Calvin Hennick

This article was originally published in the March/April 2015 issue of USGBC+. Read the original version.

Recent American history is littered with the skeletons of shuttered manufacturing plants. But two production giants are doubling down on domestic manufacturing with investments in sustainable facilities and operations.

Procter & Gamble and Intel want to be in business for a long, long time. Officials at both companies know that means they’ll need to incorporate sustainable practices at a fundamental level, preparing for a time when manufacturers will no longer be able to rely on the nonrenewable resources that fueled industry during the last century. But they also know something else: In order to be in business decades into the future, they need to keep making money today.

“Because of our size and the extent of our company, sustainability is something that’s very important to us, both for our current business, and to ensure that we grow sustainably into the future,” says Len Sauers, vice president of sustainability for Procter & Gamble. But, he adds, “Sustainability has to stand up from an economic standpoint, similar to any other thing we do as a corporation. We’re not going to accept any tradeoffs, either in cost or performance, as we go down this sustainable path.”

“We don’t just [adopt sustainable practices] because it’s the right thing to do and it feels good and it saves the planet,” says Linda Qian, Intel’s communications manager for corporate social responsibility. “A lot of times [managers] talk about it in ‘lean’ terms. They might not even think about it as sustainability. It is absolutely critical to our business success. If we weren’t able to continuously improve and reduce our resource use, that would be a business cost.”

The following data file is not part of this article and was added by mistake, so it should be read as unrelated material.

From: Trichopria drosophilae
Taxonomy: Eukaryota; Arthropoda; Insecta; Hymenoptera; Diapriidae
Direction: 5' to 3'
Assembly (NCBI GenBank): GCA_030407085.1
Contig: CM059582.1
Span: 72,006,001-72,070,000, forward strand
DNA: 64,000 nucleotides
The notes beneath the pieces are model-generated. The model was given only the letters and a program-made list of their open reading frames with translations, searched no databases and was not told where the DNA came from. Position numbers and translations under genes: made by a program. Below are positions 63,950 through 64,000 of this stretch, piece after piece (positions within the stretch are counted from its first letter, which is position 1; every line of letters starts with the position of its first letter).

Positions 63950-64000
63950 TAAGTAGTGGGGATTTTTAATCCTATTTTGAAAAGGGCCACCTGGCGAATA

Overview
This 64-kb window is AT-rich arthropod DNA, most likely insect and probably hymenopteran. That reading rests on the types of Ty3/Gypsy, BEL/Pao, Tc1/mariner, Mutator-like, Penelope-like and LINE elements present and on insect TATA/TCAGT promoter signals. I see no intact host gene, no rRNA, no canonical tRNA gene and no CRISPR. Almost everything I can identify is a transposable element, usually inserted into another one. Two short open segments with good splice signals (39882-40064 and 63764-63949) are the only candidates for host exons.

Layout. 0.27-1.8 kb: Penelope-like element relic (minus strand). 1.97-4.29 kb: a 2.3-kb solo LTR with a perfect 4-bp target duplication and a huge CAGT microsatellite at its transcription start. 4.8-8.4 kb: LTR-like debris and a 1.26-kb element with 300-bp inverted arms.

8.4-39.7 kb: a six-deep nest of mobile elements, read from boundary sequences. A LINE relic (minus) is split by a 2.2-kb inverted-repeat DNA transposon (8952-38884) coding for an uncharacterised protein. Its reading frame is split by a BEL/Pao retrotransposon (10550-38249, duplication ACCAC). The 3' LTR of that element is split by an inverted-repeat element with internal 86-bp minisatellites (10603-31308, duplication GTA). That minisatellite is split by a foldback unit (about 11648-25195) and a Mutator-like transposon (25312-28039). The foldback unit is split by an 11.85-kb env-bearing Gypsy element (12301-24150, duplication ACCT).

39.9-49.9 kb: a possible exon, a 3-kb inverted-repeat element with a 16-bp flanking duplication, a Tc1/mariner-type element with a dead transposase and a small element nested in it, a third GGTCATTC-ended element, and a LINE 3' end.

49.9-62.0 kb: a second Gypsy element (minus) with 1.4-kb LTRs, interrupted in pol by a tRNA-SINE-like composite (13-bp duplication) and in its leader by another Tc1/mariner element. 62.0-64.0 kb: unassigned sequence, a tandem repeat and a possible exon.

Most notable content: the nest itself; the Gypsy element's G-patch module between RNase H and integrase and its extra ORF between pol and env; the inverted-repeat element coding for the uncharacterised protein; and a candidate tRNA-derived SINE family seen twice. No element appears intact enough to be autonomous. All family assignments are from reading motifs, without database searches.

Forward-thinking companies like Intel and Procter & Gamble have been paying close attention to sustainability for years, but the combination of new technologies, lowering price points, and creative thinking are helping them to continue to fine-tune their operations. At the same time, more manufacturers are starting to realize that going green doesn’t just mean saving the environment, but also saving money.

“When companies are sustainable, they’re lean, they’re tight, they’re productive,” says Kate Bachman, content editor for the Sustainable Manufacturer Network. “And they can compete more readily in the global marketplace.”

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